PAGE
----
> is. Travelling to/from different time zones via the channel tunnel, I
    > was badly caught out several times by the Iphone not changing time zone
    > properly. THERE IS A BUG SOMEWHERE. But I was not able to pin down what
    > was going on. In some cases as I roamed about within Europe I could see
    > the clock jump as I roamed to different networks. I suspect there is a
    > glitch within IOS which stops the Iphone from properly interpreting what
    > is being sent out by the local tower.


    the only glitch is that apple does not understand time zones. macs have
    time zone issues too.
     
    nospam, Jan 16, 2012
    #14
  15. Matt Simpson

    Wes Groleau Guest

    On 01-16-2012 16:48, Fergus McMenemie wrote:
    >> > P.S. There's a free app called Emerald Time (I think that's the name)
    >> > that will use NTP to show how far off your phone is.

    > Emerald time is good. But it ony reports using NTP how out the Iphone


    That's what I said.

    --
    Wes Groleau

    People would have more leisure time if it weren't
    for all the leisure-time activities that use it up.
    — Peg Bracken
     
    Wes Groleau, Jan 17, 2012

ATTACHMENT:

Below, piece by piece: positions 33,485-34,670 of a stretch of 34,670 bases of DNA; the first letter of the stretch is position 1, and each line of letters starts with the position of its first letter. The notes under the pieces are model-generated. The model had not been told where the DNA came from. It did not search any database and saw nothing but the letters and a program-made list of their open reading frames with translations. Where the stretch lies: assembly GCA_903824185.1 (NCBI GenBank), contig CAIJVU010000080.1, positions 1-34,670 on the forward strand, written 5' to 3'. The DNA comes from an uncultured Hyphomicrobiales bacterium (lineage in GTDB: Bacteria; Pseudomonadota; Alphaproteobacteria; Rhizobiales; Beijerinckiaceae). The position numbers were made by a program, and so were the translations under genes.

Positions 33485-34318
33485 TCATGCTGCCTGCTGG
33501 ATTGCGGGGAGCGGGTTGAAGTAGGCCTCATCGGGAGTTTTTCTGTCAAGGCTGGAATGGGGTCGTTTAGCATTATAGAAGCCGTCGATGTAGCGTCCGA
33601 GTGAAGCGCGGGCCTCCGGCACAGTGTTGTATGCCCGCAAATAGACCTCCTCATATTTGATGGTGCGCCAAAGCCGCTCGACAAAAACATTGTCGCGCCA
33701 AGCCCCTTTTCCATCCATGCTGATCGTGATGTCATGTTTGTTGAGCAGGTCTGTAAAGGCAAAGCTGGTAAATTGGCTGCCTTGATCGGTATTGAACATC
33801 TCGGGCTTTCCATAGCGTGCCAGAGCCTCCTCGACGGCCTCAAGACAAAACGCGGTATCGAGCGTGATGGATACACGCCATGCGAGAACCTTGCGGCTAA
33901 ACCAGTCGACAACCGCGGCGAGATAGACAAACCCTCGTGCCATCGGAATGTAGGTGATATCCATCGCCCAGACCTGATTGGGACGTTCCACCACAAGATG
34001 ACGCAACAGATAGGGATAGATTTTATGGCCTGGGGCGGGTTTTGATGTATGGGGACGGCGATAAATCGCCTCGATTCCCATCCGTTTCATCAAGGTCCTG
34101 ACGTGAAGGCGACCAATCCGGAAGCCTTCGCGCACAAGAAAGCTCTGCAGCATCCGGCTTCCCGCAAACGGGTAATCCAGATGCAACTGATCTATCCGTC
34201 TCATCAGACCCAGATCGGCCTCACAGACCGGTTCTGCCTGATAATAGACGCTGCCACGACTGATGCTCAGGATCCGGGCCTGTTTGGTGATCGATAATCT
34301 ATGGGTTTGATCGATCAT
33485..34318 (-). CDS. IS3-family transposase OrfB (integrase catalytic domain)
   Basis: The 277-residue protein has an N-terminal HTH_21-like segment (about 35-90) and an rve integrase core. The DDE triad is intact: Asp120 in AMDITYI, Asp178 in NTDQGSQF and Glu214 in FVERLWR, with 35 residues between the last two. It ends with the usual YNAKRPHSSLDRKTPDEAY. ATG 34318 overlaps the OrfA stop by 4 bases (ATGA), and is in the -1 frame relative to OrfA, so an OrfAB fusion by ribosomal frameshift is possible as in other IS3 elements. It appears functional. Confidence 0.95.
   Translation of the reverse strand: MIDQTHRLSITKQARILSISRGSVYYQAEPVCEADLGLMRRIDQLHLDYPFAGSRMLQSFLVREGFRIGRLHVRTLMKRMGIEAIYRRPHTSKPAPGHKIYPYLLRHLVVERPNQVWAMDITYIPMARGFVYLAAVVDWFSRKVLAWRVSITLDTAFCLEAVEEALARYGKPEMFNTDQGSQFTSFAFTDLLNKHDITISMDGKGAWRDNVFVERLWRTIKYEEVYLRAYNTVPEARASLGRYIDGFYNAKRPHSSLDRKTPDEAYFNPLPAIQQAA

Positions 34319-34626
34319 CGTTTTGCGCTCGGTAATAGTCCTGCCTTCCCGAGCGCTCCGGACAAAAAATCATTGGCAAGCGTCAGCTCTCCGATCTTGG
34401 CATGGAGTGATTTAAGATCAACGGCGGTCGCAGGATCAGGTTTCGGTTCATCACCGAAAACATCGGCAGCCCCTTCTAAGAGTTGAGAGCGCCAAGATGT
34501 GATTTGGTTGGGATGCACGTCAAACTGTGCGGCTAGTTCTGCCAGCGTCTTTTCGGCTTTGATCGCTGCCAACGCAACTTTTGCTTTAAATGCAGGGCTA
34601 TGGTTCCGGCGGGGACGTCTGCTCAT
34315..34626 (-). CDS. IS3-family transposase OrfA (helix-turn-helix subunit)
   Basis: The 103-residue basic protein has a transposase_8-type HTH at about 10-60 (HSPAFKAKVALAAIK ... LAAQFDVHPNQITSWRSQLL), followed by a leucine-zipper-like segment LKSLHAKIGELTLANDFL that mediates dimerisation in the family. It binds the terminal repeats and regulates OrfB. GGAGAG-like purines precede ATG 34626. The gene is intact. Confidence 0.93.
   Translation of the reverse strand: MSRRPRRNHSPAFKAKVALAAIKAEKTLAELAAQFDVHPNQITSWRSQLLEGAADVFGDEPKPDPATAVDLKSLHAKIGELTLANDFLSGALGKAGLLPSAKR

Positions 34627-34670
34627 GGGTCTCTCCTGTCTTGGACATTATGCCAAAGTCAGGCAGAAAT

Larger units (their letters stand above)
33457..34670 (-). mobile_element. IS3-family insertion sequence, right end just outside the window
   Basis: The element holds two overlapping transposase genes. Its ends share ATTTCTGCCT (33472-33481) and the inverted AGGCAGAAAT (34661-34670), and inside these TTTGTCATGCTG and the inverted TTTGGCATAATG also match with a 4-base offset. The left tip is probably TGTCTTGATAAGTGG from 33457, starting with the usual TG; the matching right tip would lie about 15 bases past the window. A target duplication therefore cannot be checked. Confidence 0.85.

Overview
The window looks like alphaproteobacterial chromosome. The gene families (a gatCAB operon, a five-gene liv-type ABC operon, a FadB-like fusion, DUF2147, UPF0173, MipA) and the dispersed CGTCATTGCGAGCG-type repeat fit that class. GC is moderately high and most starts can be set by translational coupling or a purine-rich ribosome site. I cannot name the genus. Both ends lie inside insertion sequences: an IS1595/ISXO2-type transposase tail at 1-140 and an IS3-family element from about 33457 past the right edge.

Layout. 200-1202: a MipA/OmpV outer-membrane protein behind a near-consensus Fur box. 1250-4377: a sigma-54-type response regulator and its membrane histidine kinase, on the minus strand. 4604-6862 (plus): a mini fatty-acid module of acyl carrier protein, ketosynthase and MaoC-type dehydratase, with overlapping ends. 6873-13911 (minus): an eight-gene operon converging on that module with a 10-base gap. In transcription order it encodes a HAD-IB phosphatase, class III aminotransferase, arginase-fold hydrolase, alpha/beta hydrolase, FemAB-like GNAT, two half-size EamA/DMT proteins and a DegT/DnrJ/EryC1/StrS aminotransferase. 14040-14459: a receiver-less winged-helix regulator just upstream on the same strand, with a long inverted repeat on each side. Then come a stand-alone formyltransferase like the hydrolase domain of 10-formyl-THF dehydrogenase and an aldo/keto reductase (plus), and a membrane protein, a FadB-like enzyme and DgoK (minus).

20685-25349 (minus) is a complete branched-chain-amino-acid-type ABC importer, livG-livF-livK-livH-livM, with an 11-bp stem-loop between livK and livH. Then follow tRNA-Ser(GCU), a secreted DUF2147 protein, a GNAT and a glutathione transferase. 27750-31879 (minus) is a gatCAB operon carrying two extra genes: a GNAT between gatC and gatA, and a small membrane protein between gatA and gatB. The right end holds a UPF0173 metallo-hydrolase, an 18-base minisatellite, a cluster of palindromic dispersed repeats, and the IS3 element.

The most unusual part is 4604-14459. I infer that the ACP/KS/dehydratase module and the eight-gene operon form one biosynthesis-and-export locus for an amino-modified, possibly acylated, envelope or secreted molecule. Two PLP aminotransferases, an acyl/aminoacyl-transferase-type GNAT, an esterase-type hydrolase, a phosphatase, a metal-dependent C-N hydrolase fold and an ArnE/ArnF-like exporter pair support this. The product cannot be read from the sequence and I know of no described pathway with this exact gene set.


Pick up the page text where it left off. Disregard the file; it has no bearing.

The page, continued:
#15
  16. Matt Simpson

    Dillon Pyron Guest

    Thus spake nospam <> :

    >In article <jeg3jj$deo$>, Wes Groleau
    ><> wrote:
    >
    >> > it could be at&t. the time they send is usually off by up to a minute,
    >> > sometimes more, so it wouldn't surprise me if the time zone was wrong.

    >>
    >> Every time I've checked (not very often), my AT&T iPhone is about three
    >> seconds off.

    >
    >my at&t phone is usually about 20-30 seconds off. not a huge deal, but
    >it's still wrong. sprint & verizon, on the other hand, are exact (they
    >have to be).


    My AT&T iPhone, AT&T home phone (not Uverse), my TW cable box and my
    Vista laptop all disagree by about 45 seconds. Never consistently!

    I "trust" my laptop the most. It is consistenly late from my GPS,
    which I credit as the most "accurate" and "precise". When I have 6 or
    more sattelites in view.

    It depends on the delays from the source to the transmitter to you.

    Any Unix sysdamins out there? My answer to most questions of "can